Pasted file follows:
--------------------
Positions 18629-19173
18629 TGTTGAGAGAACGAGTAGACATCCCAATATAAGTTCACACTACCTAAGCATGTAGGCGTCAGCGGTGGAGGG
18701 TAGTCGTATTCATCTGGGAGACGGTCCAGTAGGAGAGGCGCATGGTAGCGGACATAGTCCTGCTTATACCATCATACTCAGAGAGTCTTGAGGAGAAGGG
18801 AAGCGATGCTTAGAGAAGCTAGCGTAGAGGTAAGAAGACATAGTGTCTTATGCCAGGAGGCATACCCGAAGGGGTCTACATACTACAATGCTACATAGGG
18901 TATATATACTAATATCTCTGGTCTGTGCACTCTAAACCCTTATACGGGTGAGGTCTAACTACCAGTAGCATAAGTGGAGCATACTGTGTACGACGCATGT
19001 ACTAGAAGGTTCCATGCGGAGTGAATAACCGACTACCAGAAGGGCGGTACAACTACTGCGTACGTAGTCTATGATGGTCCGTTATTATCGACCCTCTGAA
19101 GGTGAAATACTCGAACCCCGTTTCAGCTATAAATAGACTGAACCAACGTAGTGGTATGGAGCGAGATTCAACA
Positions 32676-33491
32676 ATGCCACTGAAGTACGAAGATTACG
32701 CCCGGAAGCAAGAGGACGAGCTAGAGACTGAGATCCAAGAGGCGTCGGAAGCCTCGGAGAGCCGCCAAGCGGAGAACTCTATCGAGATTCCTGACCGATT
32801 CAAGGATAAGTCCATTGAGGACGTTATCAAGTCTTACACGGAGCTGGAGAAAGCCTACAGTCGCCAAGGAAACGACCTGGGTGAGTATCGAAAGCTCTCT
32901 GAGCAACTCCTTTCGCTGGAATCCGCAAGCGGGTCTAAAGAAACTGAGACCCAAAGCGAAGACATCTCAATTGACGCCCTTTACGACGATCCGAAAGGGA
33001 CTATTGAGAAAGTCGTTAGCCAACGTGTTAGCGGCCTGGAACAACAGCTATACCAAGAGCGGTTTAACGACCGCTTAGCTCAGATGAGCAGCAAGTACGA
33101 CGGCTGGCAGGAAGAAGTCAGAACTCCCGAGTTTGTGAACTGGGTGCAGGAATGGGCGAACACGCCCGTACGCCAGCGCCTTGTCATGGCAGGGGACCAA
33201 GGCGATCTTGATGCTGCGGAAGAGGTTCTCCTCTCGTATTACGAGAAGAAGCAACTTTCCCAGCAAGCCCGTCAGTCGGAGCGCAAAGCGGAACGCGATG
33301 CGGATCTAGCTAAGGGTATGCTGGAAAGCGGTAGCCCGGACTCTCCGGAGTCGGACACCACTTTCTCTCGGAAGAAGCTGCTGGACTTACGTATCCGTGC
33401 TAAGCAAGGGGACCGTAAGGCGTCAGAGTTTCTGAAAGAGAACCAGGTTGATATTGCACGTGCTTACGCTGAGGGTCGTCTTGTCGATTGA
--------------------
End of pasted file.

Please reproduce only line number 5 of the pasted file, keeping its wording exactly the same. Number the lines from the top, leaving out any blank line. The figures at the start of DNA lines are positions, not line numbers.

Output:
18901 TATATATACTAATATCTCTGGTCTGTGCACTCTAAACCCTTATACGGGTGAGGTCTAACTACCAGTAGCATAAGTGGAGCATACTGTGTACGACGCATGT